Do You Know The Signs of C Diff?

Many people suffer from what they pass off as “food poisoning”. This can be a terrible and uncontrollable form of diarrhea that causes discomfort and dehydration. However, it's often not just food poisoning. C. Diff stands for clostridium difficile. It’s the actual bacteria that causes the problems for people.

People who suffer from C. Diff will typically find themselves with days of watery diarrhea that they struggle to contain. They can find the C. Diff bacteria entering their system in different ways, though will find it pretty common when they are deal with antibiotics or are located in a hospital or long term care facility. However, these traditional risk factors are becoming less mandatory. More people than ever before are getting C. Diff. Therefore it’s important to know the signs to ensure that it’s not happening to you or someone you care about.

Causes of C Diff

There are many different ways in which a person may end up with the C. Diff bacteria.  There are many environmental locations where C. difficile can thrive. It’s possible to find it within soil or simply floating in the air. It’s common in both human and animal feces. In fact, that’s how most people get it.

The bacteria is transferred through spores of feces. These end up on surfaces, hands or people’s food. Anyone touching a surface with C. Diff can then become infected themselves. C. Diff lives very happily in someone’s large intestine. Some people are lucky. They carry the bacteria with none of the negative consequences. Other people are sadly not so lucky. These carriers can still pass it on to others however. Making the transmission of C. Diff easy and common. Part of the reason that C. Diff shows itself after antibiotic use is that antibiotics throw off the balance of bacteria when eliminating an infection. Sadly, healthy bacteria can sometimes also be removed along with harmful. In the end, this lack of healthy bacteria gives C. Diff a chance to grow and replicate itself.

Symptoms of C. Diff

The symptoms of C. Diff change depending on the severity of the bacterial infection. Most people start to feel the symptoms rather soon after they start an antibiotic treatment. Typically it will begin around a week later. Though some cases produce symptoms very quickly or up to a month later. Symptoms of a milder infection include:

  • Abdominal cramps and tenderness
  • Two to three bouts of watery diarrhea each day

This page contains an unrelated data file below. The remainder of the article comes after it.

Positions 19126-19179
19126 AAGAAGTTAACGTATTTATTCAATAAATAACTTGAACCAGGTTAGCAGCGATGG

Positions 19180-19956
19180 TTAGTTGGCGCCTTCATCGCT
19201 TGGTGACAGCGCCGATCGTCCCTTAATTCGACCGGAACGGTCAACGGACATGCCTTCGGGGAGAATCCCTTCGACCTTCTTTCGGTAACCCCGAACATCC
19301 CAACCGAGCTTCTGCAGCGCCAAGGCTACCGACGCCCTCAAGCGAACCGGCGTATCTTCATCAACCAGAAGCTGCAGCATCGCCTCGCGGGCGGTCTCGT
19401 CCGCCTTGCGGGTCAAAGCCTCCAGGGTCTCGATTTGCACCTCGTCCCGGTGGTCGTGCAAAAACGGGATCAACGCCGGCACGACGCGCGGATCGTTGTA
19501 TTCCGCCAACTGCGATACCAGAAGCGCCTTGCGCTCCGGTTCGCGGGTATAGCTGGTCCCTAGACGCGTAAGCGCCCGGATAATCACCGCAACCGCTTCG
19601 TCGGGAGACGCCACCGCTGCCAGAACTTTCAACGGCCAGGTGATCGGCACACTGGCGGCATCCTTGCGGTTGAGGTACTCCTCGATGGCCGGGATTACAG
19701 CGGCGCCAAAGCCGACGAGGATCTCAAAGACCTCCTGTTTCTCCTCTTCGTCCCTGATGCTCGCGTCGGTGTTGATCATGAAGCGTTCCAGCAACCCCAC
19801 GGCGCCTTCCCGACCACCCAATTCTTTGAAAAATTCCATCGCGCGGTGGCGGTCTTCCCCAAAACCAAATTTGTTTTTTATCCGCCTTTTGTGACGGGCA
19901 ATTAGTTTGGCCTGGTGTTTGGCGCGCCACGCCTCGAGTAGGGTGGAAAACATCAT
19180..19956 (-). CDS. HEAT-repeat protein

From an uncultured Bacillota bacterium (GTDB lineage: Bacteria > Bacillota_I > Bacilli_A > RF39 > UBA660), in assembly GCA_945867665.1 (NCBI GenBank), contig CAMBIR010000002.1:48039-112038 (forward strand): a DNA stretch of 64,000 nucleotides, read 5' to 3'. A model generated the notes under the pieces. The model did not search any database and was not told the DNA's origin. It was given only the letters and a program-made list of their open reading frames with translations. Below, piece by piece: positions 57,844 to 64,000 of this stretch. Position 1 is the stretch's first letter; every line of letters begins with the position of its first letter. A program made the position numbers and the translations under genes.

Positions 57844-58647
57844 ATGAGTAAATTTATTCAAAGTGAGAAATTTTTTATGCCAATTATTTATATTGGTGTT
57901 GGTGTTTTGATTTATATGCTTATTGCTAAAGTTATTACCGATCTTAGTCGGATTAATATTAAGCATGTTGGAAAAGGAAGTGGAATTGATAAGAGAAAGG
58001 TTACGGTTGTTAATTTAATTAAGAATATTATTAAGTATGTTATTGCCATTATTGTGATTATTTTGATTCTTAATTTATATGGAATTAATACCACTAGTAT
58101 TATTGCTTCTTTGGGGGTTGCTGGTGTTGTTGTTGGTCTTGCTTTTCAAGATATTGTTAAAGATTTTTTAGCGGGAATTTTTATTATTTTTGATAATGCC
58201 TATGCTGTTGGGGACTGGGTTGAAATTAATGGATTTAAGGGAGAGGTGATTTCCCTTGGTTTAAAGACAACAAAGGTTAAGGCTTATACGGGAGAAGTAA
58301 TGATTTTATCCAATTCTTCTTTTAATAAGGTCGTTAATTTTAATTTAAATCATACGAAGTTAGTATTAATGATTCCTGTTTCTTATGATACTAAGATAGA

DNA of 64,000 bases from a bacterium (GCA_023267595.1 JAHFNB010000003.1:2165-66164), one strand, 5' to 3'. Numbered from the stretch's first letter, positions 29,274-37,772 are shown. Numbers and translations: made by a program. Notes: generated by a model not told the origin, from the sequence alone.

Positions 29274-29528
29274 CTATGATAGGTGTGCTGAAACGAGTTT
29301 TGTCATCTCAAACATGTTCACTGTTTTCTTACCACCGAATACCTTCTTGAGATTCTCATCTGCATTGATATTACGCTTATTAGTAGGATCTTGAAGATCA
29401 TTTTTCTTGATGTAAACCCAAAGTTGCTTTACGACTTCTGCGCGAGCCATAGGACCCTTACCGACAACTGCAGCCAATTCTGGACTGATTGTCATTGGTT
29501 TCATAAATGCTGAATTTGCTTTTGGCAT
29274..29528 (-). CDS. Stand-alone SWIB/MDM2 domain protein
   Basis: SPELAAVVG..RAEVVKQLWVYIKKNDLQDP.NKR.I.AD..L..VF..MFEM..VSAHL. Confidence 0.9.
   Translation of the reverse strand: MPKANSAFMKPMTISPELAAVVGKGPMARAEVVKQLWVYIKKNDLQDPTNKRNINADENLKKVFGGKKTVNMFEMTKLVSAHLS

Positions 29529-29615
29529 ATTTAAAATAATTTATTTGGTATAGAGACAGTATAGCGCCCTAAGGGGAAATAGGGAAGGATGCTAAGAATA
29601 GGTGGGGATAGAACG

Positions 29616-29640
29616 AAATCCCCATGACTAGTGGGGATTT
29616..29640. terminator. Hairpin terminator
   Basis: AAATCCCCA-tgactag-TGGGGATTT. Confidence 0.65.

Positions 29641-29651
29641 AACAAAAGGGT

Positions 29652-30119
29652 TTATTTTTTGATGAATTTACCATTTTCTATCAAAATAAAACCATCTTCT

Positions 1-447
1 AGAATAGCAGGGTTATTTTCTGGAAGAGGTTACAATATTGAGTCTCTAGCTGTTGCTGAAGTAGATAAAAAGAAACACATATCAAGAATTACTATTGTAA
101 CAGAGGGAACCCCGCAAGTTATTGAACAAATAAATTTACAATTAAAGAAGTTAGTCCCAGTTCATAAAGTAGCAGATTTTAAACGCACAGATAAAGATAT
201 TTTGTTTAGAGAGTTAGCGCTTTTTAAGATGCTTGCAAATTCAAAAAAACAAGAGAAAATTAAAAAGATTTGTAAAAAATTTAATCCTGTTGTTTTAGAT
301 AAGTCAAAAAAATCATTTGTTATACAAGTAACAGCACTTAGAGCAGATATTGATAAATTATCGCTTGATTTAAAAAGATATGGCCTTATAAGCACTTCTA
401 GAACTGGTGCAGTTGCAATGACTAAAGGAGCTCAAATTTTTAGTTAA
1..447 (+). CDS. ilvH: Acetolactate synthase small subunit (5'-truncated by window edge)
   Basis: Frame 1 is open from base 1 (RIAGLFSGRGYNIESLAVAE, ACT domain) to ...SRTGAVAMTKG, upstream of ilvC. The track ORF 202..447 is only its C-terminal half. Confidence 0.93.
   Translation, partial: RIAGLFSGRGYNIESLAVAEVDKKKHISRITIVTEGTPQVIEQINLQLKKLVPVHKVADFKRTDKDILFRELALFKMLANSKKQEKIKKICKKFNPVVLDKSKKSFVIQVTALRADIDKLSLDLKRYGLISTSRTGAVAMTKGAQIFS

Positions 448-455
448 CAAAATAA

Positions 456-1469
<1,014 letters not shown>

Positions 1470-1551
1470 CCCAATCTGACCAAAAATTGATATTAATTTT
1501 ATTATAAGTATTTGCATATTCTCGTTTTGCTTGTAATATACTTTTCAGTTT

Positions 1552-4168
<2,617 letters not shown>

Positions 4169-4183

When people suffer from a more serious case of infection, there are some additional symptoms. The base symptoms become more severe. It’s possible to suffer from watery diarrhea over 10 times each day with a severe infection. Additional symptoms include:

  • Nausea
  • Fevers
  • Sudden Weight Loss
  • Potentially Severe Dehydration
  • Pus or Blood Showing Up in Stool
  • Rapid Heart Rates
  • Kidney Problems/Kidney Failure
  • Loss of Appetite

Treatment of C. Diff

When it comes to C. Diff, treatment will center around the antibiotics that were likely the trigger of a C. Diff case. It’s sort of interesting how the standard treatment for a problem being caused by taking an antibiotic is to take another antibiotic. These new antibiotics will specifically target and reduce the amount of C. Diff bacteria in the body. In turn this reduces the severity of symptoms, especially the diarrhea.

More serious cases where a person is suffering from abdominal swelling in the colon may have to face potential surgery. There’s times when partial removal of the colon is the only option. People who suffer from multiple cases may find C. Diff reoccurs really often. Treatment is important to ensure that occurrences don’t continue.

Disclaimer: The articles on this website are not meant to encourage the self-management of any health or wellness issue. Nor are they meant to encourage any one type of medical treatment. Treatment or advice used by a reader may have varying results, as each individual is different. Any article reader with a health-related question, is encouraged to seek a proper consultation with a doctor or certified health provider. The articles on this website should not be used to disregard any medical or health-related advice, nor should they be the root cause for delay in seeing a doctor or a certified health provider.

The articles on this website should not be used to start the use of dietary supplements or vitamins, natural or herbal products, homeopathic medicine or other mentioned products prior to a proper consultation with a doctor or certified health provider.

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